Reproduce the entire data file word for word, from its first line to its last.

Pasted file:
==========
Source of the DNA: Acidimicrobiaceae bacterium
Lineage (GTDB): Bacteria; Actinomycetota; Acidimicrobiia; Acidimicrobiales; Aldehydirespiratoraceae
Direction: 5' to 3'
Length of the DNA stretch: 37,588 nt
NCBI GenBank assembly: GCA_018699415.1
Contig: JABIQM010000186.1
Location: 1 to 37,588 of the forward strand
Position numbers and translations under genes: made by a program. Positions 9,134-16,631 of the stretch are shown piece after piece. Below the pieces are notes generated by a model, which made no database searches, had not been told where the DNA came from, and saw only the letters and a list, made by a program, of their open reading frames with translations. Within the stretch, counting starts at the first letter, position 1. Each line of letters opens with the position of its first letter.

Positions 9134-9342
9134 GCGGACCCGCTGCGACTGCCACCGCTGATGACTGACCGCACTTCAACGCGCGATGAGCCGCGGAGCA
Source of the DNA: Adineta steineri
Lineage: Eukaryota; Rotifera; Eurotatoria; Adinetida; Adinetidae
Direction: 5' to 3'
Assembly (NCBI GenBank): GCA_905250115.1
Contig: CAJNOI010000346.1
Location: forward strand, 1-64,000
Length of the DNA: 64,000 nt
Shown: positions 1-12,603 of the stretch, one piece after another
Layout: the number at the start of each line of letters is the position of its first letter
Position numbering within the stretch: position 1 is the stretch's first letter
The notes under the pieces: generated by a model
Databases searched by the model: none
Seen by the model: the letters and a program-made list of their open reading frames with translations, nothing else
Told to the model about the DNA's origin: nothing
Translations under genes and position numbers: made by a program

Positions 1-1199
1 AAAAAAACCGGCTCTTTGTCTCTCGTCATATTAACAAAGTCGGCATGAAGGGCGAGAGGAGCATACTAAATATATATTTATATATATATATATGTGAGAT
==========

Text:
Source of the DNA: Acidimicrobiaceae bacterium
Lineage (GTDB): Bacteria; Actinomycetota; Acidimicrobiia; Acidimicrobiales; Aldehydirespiratoraceae
Direction: 5' to 3'
Length of the DNA stretch: 37,588 nt
NCBI GenBank assembly: GCA_018699415.1
Contig: JABIQM010000186.1
Location: 1 to 37,588 of the forward strand
Position numbers and translations under genes: made by a program. Positions 9,134-16,631 of the stretch are shown piece after piece. Below the pieces are notes generated by a model, which made no database searches, had not been told where the DNA came from, and saw only the letters and a list, made by a program, of their open reading frames with translations. Within the stretch, counting starts at the first letter, position 1. Each line of letters opens with the position of its first letter.

Positions 9134-9342
9134 GCGGACCCGCTGCGACTGCCACCGCTGATGACTGACCGCACTTCAACGCGCGATGAGCCGCGGAGCA
Source of the DNA: Adineta steineri
Lineage: Eukaryota; Rotifera; Eurotatoria; Adinetida; Adinetidae
Direction: 5' to 3'
Assembly (NCBI GenBank): GCA_905250115.1
Contig: CAJNOI010000346.1
Location: forward strand, 1-64,000
Length of the DNA: 64,000 nt
Shown: positions 1-12,603 of the stretch, one piece after another
Layout: the number at the start of each line of letters is the position of its first letter
Position numbering within the stretch: position 1 is the stretch's first letter
The notes under the pieces: generated by a model
Databases searched by the model: none
Seen by the model: the letters and a program-made list of their open reading frames with translations, nothing else
Told to the model about the DNA's origin: nothing
Translations under genes and position numbers: made by a program

Positions 1-1199
1 AAAAAAACCGGCTCTTTGTCTCTCGTCATATTAACAAAGTCGGCATGAAGGGCGAGAGGAGCATACTAAATATATATTTATATATATATATATGTGAGAT